Boeing Frontiers
July 2003
Volume 02, Issue 03
Top Stories Inside Quick Takes Site Tools
Commercial Airplanes


employee working on planeMost Boeing employees likely are familiar with the concepts of Lean, supplier relationships, and global manufacturing—supporting a design-anywhere, build-anywhere vision of the future. It seems like any time you pick up a copy of Boeing Frontiers or take a walk through the factory, you're reading about Lean manufacturing or seeing a Shingijutsu consultant in action.

This is by design. A lean and efficient operation is the heart of the Boeing Production System and is crucial to Commercial Airplanes' success in the global market place.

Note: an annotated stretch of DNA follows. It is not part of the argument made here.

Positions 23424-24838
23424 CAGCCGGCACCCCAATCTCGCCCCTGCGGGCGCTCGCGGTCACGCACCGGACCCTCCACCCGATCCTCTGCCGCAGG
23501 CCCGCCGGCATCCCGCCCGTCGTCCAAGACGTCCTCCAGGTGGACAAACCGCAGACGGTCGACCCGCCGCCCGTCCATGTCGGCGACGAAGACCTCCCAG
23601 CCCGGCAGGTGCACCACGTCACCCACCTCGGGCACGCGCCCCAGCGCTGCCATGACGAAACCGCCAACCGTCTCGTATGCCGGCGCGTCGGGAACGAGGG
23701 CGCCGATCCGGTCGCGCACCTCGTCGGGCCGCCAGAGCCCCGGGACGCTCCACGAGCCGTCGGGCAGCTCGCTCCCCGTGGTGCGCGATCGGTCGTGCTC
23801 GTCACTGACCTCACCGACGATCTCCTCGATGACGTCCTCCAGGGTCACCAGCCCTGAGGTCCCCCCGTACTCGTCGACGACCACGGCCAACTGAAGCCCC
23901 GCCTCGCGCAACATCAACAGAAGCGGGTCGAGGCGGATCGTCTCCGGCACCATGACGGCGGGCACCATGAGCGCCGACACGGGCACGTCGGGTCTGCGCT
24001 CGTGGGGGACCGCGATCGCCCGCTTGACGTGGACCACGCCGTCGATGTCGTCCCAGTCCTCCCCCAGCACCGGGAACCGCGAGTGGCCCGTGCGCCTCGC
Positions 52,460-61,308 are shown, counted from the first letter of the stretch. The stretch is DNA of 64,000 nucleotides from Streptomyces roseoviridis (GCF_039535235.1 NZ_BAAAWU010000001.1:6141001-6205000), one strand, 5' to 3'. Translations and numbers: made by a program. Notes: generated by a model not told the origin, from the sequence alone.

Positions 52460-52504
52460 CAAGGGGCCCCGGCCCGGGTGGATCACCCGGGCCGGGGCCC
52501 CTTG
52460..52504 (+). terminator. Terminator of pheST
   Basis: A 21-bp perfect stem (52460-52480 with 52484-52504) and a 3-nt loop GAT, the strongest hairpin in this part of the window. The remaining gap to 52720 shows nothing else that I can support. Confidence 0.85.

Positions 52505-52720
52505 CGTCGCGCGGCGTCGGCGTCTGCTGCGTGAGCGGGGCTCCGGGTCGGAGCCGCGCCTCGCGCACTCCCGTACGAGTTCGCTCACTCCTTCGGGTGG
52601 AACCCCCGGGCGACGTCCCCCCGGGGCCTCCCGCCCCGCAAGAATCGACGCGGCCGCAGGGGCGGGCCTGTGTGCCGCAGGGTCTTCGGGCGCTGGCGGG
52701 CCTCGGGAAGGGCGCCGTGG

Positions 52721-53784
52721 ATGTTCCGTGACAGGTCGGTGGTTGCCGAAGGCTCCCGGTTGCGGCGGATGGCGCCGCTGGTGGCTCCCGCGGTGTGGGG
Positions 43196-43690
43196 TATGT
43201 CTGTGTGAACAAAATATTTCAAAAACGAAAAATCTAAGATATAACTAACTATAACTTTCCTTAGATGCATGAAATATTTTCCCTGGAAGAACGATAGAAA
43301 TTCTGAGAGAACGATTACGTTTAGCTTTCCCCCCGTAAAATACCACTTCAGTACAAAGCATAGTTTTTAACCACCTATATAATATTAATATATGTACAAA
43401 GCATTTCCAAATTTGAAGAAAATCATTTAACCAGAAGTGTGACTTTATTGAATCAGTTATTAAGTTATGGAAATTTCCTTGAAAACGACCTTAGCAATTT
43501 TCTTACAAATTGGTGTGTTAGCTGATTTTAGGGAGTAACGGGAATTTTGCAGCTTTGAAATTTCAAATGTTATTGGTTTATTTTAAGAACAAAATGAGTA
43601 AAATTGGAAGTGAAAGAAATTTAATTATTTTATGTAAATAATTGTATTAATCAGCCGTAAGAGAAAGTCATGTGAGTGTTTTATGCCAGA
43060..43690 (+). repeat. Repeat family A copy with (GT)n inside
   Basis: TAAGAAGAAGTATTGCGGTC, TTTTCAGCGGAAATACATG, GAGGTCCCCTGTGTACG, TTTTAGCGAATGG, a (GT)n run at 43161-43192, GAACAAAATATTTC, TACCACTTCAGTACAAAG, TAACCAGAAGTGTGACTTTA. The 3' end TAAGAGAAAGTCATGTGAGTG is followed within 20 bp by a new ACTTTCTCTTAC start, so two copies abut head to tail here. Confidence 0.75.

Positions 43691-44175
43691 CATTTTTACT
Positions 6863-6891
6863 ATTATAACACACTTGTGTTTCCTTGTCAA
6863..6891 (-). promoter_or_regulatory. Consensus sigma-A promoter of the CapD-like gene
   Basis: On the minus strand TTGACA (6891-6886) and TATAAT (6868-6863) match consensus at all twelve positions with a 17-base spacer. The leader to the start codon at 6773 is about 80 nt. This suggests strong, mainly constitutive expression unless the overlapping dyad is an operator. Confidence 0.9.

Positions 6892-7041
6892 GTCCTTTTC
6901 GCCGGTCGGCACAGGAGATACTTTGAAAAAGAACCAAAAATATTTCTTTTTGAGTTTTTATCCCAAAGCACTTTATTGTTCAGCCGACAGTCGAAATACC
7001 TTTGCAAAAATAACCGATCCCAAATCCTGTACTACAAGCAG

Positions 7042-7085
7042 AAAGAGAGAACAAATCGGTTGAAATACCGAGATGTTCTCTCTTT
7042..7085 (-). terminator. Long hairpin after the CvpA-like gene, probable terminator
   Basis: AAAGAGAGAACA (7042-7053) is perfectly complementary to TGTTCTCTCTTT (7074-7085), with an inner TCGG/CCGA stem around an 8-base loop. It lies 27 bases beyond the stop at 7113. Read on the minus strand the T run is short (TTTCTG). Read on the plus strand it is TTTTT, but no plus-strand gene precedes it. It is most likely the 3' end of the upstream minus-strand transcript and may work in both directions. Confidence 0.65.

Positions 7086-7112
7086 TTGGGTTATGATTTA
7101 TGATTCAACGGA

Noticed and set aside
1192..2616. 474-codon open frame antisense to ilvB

However, there is more to this story: The Boeing Production System is more than Lean, more than supplier partnerships, more than process improvement. Commercial Airplanes also must manage defects and continue to focus on quality across all production lines to remain competitive and be successful.



Copious collaborators

plane taking offAround 1930 in Paris, the French coined a phrase: The layman flies; the expert takes the train. To modern-day ears, the phrase sounds silly, even preposterous.

But at that time in aviation history, many uncertainties surrounded air transportation. Traveling by airplane was often impractical, unreliable, uncomfortable and a lot riskier than it is today.

Yet as early as World War I, some visionaries realized that the emerging air-transportation industry would someday stretch its wings far beyond the boundaries of any one country and become as global as ship transportation.



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